The jailbreak community got some big news today. iOS hacker iH8sn0w, the developer behind Sn0wBreeze and other jailbreak apps, has recently discovered a way to untether jailbreak devices running on Apple’s A5(X) chip for life. The developer has tweeted about this news, and it caused quite a stir in the jailbreak scene, especially because the developer claims that the jailbreak will be in effect for the entire life of the device, something that we have never seen.
Apple A5(X) devices jailbroken for life
The details at this time are scarce but as per the developer, he doesn’t have a bootrom exploit, but rather a “powerful iBoot exploit.” iH8sn0w tweeted that “all my A5(X) devices are fully untethered and jailbroken for life now.” He has also posted A5 AES keys on his Twitter.
iH8sn0w is currently in no mood to release this jailbreak in the public. He says, “iBoot exploits are super rare. Better off just keeping it private for future jailbreak development and key extraction.” Well, that’s sad indeed but still it is a new breakthrough in the world of jailbreak.
Saurik, developer of Cydia has posted interesting comment on the Reddit thread stating his thoughts:
For informational purposes (as many people reading might not appreciate the difference), to get the encryption keys you only need an “iBoot exploit”, not a “bootrom exploit”. It is easier to find iBoot exploits (being later in the boot sequence, it has a larger attack surface: it has to be able to parse filesystems, for example), and they do afford more power over the device than an untethered userland exploit (in addition to letting you derive firmware encryption keys, you can boot custom kernels, and you might be able to dump the bootrom itself), but they are software updatable as part of new firmware releases from Apple and may have “insane setup requirements” (like, you might pretty much need an already-jailbroken device to actually setup the exploit). You thereby wouldn’t see an iBoot exploit used for a jailbreak (unless everyone is out of ideas for a very long time): instead, you’d see it hoarded away as a “secret weapon” used by jailbreakers to derive these encryption keys, making it easier to find and implement exploits on newer firmware updates for the same device (especially kernel exploits, where even if you have an arbitrary write vulnerability you are “flying blind” and thinking “ok, now where should I write? I can’t see anything.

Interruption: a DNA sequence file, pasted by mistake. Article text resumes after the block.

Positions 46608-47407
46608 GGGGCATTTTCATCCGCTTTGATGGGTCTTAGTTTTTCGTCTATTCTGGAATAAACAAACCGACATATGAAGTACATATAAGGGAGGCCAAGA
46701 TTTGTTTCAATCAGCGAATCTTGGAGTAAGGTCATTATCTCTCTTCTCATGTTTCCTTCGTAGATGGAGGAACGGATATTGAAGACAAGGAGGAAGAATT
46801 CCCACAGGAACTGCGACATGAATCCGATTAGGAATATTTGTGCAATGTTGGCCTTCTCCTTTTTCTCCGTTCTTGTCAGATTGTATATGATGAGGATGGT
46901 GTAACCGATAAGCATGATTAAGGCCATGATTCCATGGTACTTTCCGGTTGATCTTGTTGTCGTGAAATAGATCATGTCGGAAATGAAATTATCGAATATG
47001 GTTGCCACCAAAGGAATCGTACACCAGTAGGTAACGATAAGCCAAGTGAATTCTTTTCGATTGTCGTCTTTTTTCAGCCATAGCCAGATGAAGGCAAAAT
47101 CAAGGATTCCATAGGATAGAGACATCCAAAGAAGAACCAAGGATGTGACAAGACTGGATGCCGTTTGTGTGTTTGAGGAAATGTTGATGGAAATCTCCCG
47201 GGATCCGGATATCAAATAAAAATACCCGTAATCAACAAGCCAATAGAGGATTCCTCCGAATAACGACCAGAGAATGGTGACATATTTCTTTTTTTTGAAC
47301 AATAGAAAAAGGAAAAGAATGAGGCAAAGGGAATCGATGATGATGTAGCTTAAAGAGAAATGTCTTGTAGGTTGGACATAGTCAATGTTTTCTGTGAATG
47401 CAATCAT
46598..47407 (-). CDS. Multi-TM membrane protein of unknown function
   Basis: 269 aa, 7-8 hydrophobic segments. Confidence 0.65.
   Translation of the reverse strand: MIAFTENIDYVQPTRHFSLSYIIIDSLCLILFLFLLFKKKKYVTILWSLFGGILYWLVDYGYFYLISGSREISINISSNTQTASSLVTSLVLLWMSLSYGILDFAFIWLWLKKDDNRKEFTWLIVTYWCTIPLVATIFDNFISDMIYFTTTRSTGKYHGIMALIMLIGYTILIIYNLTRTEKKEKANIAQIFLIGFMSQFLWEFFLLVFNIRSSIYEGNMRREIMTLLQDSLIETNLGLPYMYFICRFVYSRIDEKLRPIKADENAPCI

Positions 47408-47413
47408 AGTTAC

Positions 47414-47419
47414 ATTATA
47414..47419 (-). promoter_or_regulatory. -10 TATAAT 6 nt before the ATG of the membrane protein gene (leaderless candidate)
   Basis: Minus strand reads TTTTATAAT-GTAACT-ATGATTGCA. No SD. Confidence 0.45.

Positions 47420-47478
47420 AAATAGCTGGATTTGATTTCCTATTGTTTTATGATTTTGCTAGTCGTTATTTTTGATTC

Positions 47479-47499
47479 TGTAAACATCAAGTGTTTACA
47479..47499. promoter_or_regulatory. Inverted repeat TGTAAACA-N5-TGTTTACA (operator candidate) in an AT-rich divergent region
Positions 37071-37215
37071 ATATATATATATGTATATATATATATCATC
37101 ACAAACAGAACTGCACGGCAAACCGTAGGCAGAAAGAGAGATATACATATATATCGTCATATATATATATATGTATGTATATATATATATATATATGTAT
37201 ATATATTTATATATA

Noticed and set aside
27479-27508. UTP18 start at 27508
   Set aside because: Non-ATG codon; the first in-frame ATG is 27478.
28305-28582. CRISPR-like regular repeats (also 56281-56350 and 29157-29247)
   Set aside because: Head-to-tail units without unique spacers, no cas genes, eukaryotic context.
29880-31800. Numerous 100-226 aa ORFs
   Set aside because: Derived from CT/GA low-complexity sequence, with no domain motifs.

For you and me, right now this doesn’t changes anything. But it might prove to be valuable in future jailbreaks, where Apple constantly tightens up iOS security. Thanks to such smart hackers, we do get our devices jailbroken sooner or later.